Policymakers in Ghana should implement hemp rules that favor local investors and farmers under a well-equipped agency that will spearhead production and research into developing the sector, Chinese researchers say in a new paper.
The conclusions were reached in “Industrial hemp as an agricultural crop in Ghana,” a study by researchers from the Zhongnan University of Economics and Law published this month in the Journal of Cannabis Research.
Thie paper, which looks at the economic prospects of industrial hemp, suggests that the legislation passed last year can pave the way to a new agricultural cash crop for Ghana’s farmers. Notably, the conclusions of the Chinese researchers differ from earlier studies that discounted hemp’s advantages by primarily arguing against the general legalization of all cannabis on narcotics grounds.
Ghana’s Parliament last spring passed a law that legalizes the use of cannabis for health and industrial purposes but gave the country’s Narcotics Control Board (NACOB) oversight of industrial hemp. The legislation allows for industrial and medical purposes only, and draws the line between marijuana and hemp at 0.3% THC.
Applications of industrial hemp such as biofuel and construction might not be currently feasible in Ghana due to technology disadvantages, the report notes, but the country can nevertheless grow hemp as a raw material for export and make some semi-finished products for the domestic market, the report suggests.
While CBD is presumably not legal over the counter as the law reads, the report nonetheless suggests that “the legalization and commercialization present a new opportunity for the Ghanaian pharmaceutical industry to research into CBD and possibly produce CBD-related drugs for the local market.” Also, herbal medicine producers should explore the potential of hemp for medicinal and therapeutic products, the report suggests.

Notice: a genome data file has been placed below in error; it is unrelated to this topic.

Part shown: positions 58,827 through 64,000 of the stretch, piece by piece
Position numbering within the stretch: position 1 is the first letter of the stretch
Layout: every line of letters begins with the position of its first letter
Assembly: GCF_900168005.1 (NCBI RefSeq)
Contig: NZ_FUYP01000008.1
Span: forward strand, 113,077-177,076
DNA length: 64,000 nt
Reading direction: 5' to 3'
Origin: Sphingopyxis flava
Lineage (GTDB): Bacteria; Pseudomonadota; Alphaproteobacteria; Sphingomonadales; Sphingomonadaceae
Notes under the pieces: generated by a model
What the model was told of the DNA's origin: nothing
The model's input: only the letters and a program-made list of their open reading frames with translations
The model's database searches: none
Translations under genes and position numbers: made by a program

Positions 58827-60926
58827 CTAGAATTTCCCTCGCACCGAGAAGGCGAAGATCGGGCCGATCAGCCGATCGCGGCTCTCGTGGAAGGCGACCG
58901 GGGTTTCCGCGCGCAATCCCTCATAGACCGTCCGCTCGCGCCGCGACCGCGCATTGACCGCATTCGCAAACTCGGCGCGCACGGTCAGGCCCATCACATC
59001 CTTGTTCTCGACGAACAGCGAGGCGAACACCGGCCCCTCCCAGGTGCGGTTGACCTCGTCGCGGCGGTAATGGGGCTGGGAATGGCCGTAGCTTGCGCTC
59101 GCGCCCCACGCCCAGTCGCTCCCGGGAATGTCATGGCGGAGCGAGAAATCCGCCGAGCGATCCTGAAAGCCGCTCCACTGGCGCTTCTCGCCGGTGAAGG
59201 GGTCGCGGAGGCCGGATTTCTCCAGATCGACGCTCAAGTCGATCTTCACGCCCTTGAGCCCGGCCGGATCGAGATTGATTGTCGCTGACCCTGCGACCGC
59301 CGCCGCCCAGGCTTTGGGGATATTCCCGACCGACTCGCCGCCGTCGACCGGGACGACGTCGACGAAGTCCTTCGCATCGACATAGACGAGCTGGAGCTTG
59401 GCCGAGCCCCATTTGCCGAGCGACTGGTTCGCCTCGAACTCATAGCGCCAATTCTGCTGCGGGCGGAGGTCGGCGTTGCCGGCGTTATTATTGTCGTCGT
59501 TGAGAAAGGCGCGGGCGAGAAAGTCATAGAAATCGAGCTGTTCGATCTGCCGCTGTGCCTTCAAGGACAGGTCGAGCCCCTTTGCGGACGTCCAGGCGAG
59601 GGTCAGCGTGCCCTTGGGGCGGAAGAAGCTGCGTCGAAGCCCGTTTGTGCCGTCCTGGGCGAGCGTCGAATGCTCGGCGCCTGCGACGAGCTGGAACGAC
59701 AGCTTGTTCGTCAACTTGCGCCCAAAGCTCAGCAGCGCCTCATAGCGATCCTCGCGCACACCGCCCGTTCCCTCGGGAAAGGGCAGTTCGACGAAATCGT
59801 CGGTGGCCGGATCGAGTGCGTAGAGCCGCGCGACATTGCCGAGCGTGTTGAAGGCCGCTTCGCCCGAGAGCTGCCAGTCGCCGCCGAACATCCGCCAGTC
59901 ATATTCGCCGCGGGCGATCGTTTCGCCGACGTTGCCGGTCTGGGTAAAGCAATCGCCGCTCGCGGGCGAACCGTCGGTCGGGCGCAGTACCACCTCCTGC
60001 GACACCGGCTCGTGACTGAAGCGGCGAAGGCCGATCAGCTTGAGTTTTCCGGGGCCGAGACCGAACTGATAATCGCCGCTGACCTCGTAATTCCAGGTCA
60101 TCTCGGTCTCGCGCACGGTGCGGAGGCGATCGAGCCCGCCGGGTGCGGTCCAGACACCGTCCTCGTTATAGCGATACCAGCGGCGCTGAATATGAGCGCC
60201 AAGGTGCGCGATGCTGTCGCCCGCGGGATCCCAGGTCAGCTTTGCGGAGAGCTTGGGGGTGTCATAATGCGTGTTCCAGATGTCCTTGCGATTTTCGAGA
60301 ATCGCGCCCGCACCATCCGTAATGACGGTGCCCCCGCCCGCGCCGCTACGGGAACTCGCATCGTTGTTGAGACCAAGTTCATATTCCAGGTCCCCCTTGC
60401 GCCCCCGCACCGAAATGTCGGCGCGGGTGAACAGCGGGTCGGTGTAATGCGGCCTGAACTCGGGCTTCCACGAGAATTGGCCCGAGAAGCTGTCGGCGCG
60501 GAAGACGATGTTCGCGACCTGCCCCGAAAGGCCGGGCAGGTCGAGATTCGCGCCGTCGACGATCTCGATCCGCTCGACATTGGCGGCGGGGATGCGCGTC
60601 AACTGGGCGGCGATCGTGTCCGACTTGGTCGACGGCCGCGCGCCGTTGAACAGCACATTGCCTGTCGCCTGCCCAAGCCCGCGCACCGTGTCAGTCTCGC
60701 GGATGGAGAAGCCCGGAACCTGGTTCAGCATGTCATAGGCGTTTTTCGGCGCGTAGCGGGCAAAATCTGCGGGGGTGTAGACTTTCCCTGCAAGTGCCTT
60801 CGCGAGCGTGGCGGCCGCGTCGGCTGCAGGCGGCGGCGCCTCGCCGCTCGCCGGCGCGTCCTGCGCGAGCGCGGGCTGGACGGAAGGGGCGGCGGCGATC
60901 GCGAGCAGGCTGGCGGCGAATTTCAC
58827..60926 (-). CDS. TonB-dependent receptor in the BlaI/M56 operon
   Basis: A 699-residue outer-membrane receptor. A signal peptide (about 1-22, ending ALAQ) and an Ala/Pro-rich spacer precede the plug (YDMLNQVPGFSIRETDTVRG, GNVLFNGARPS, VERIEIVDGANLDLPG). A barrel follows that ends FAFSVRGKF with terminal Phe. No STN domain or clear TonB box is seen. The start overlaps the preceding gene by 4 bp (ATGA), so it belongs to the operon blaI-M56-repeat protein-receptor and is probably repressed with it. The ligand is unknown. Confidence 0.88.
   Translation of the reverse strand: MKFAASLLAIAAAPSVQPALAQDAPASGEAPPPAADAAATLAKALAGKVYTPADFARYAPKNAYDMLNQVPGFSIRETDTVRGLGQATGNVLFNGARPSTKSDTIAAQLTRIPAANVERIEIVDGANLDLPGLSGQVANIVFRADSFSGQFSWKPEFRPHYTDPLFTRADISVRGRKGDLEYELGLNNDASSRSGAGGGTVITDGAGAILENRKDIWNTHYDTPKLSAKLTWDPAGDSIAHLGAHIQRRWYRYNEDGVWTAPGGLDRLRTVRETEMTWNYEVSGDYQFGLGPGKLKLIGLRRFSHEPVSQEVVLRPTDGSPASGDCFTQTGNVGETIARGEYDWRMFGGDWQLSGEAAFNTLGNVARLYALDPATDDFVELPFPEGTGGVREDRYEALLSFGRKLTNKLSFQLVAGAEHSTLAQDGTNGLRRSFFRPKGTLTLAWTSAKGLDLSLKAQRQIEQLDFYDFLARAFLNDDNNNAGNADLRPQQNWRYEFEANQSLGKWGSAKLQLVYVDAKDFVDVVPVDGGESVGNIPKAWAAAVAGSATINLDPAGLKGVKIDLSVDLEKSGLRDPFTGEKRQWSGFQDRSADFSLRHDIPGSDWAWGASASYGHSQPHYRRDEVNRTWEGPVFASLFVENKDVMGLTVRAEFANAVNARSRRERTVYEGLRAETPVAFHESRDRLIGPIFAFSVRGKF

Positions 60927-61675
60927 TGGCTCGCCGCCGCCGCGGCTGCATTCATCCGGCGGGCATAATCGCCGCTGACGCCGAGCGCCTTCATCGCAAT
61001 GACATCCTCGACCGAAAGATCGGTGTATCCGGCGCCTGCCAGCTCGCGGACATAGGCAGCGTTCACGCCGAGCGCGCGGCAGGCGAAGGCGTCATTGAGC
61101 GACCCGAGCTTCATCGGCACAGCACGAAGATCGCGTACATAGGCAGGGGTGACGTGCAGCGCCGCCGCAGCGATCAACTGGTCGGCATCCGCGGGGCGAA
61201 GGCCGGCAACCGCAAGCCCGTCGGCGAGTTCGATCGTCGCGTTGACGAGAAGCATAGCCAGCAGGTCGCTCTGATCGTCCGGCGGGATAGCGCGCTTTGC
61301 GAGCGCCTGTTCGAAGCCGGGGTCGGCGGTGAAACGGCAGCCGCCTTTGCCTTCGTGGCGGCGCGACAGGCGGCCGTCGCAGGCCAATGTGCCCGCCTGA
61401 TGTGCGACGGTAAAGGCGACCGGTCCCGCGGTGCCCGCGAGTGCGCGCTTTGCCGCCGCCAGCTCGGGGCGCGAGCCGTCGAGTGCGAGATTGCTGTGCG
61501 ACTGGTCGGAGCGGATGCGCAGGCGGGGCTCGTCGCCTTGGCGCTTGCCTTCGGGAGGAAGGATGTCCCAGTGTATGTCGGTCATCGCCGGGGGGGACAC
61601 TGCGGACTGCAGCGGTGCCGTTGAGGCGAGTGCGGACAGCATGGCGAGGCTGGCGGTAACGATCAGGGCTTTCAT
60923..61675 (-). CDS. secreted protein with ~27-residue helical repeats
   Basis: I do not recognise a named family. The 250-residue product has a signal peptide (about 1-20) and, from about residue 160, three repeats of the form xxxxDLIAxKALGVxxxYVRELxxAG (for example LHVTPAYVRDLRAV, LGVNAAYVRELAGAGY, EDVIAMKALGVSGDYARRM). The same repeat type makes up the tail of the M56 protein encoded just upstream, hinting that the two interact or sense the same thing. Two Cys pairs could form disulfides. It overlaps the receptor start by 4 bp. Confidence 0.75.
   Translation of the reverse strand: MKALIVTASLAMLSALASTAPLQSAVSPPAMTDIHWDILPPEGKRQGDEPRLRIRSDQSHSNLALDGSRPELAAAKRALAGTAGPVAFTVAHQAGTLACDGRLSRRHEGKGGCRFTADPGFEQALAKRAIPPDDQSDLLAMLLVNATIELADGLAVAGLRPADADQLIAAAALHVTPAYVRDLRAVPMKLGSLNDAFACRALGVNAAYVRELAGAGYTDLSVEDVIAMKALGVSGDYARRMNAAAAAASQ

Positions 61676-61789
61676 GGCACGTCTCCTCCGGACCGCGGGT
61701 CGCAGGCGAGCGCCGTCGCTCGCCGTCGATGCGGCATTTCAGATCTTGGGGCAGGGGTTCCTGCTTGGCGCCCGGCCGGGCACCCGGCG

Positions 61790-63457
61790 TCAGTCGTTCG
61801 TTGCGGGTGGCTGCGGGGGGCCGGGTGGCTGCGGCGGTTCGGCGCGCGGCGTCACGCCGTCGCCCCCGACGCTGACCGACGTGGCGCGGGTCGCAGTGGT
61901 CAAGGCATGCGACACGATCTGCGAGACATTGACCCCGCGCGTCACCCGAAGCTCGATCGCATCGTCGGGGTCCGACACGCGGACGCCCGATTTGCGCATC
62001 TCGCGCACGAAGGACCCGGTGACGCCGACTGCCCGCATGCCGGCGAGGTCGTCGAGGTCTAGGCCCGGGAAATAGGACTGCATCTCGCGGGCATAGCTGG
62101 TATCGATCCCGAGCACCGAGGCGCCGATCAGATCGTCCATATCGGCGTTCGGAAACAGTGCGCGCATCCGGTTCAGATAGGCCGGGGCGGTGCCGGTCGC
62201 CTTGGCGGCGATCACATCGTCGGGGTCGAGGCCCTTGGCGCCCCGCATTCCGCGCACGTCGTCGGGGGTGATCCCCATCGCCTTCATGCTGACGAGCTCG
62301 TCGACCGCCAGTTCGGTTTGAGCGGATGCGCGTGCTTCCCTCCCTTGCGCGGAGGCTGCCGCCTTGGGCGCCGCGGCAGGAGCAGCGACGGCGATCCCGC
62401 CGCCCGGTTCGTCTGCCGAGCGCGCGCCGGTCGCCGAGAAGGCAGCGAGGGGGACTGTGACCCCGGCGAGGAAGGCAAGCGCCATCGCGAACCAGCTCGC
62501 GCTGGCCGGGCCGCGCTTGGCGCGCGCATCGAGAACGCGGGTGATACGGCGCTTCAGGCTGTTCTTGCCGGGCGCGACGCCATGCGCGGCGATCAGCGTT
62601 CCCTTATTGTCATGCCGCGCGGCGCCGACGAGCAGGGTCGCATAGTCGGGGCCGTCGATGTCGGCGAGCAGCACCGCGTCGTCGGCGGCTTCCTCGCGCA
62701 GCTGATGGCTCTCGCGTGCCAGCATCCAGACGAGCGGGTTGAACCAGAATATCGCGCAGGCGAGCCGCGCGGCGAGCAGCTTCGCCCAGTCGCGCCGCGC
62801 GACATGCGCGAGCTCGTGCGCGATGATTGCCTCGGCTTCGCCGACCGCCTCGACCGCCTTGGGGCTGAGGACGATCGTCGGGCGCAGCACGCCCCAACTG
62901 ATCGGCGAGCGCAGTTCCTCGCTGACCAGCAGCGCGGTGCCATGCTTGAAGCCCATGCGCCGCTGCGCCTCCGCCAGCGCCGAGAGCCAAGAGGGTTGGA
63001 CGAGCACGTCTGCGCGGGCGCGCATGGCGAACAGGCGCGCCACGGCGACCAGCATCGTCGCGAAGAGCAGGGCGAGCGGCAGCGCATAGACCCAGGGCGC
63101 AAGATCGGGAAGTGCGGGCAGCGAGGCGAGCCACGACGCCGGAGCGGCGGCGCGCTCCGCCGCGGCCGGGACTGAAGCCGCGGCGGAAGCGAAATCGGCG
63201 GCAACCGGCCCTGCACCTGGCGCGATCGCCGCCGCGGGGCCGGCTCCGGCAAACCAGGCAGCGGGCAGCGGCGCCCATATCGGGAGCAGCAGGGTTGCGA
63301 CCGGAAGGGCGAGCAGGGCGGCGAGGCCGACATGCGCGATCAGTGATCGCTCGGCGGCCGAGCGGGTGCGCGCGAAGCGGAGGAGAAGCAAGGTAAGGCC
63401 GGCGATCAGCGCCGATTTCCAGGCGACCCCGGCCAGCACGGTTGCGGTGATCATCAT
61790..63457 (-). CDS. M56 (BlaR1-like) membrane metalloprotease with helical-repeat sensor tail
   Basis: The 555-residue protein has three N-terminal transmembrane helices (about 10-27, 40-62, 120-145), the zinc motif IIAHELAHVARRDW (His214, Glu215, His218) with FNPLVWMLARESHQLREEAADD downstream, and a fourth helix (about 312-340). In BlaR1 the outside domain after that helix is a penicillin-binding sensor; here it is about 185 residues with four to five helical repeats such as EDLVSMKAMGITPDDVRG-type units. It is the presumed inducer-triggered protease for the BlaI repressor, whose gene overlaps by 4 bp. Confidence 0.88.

Hemp could also revive Ghana’s flagging textile industry, which has tailed off in recent years, according to the Chinese researchers. That means an opportunity for fiber hemp as a rotational crop, the report suggests.
“The introduction of textiles made from hemp, which is gradually gaining popularity in the modern fashion industry, will likely increase the prospects of the struggling textile industry. Therefore, legalization and commercialization provide new opportunities for farmers and hope for the textile industry,” the report notes, also mentioning the specific possibility that hemp fiber can be turned into materials for acoustic absorption.
In other observations from the report:
- Licensing fees should be flexible and in a framework that will allow local entrepreneurs to get a foothold in the hemp industry first. The report suggests that Ghana avoid rules such as those in Lesotho, through which only big corporations can afford licensing fees that can reach as high as $37,000. Hemp fees in Ghana should be suitable for small-scale farmers, although there is a need for strict supervision of hemp growing to prevent the abuse of any licenses granted.
- The legalization and commercialization of industrial hemp can create significant new foreign direct investments for the country.
- Hemp can play a role in transforming Ghana’s economy from one that is foreign aid-dependent to one that is self-reliant and investment-driven – the overarching goal of the Ghana Beyond Aid agenda which has had success with some automobile giants such as Volkswagen and Nissan, which have set up assembly plants in Ghana. That kind of development can be replicated in the cannabis industry, the report implies.
- Ghana has climatic and soil conditions well suited to the production of industrial hemp. Despite the technological challenges faced by the country’s farmers, agriculture makes up about 20% of Ghana’s GDP.
- Established institutions such as the Planting for Food and Jobs program launched in 2017 to modernize agriculture, create jobs and reduce poverty could serve as the framework for research into development of the cannabis sectors.
- Ghana should engage in knowhow partnerships with institutions in China, Canada and the USA that already have experience in hemp production.